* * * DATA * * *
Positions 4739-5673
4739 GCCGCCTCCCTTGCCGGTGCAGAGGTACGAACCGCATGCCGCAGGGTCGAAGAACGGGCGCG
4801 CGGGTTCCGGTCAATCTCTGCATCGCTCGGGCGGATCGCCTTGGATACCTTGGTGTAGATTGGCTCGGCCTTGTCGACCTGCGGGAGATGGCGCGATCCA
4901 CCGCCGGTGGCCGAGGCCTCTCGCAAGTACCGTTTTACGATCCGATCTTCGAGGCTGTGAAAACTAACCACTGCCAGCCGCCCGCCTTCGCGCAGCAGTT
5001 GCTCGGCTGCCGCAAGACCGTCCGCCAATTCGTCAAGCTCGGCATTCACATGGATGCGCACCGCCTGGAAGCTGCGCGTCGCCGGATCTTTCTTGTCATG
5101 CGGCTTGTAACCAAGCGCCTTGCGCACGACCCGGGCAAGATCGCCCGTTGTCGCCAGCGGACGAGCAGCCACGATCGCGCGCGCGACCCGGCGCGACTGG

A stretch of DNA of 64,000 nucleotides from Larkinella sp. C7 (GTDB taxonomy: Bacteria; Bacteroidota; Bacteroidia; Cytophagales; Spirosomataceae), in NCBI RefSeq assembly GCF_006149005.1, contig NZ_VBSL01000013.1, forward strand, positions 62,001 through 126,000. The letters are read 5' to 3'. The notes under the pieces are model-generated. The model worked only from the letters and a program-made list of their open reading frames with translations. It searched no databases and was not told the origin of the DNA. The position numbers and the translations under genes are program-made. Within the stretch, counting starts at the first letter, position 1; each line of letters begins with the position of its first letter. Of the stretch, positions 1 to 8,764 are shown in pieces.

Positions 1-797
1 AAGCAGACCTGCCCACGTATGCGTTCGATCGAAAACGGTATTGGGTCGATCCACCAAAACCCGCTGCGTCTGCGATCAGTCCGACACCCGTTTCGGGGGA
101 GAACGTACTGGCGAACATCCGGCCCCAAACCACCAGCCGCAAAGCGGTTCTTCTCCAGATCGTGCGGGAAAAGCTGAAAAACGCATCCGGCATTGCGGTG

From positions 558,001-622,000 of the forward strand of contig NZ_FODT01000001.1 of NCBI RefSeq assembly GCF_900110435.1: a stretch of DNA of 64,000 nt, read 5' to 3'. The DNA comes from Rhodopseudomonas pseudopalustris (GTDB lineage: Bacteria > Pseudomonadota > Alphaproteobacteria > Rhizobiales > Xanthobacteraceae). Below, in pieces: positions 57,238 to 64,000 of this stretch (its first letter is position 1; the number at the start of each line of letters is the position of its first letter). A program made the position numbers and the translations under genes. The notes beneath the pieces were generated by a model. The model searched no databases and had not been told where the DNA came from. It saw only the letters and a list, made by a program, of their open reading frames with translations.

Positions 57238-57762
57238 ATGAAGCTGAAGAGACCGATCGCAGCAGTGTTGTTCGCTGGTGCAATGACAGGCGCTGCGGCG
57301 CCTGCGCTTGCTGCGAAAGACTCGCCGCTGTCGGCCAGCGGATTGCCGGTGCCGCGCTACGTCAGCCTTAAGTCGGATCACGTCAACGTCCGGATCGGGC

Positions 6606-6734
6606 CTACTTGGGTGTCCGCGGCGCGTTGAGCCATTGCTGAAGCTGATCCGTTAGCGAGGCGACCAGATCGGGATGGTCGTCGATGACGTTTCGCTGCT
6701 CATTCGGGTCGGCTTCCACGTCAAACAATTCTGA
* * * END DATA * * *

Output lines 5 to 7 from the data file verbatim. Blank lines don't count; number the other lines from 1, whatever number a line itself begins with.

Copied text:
5001 GCTCGGCTGCCGCAAGACCGTCCGCCAATTCGTCAAGCTCGGCATTCACATGGATGCGCACCGCCTGGAAGCTGCGCGTCGCCGGATCTTTCTTGTCATG
5101 CGGCTTGTAACCAAGCGCCTTGCGCACGACCCGGGCAAGATCGCCCGTTGTCGCCAGCGGACGAGCAGCCACGATCGCGCGCGCGACCCGGCGCGACTGG

A stretch of DNA of 64,000 nucleotides from Larkinella sp. C7 (GTDB taxonomy: Bacteria; Bacteroidota; Bacteroidia; Cytophagales; Spirosomataceae), in NCBI RefSeq assembly GCF_006149005.1, contig NZ_VBSL01000013.1, forward strand, positions 62,001 through 126,000. The letters are read 5' to 3'. The notes under the pieces are model-generated. The model worked only from the letters and a program-made list of their open reading frames with translations. It searched no databases and was not told the origin of the DNA. The position numbers and the translations under genes are program-made. Within the stretch, counting starts at the first letter, position 1; each line of letters begins with the position of its first letter. Of the stretch, positions 1 to 8,764 are shown in pieces.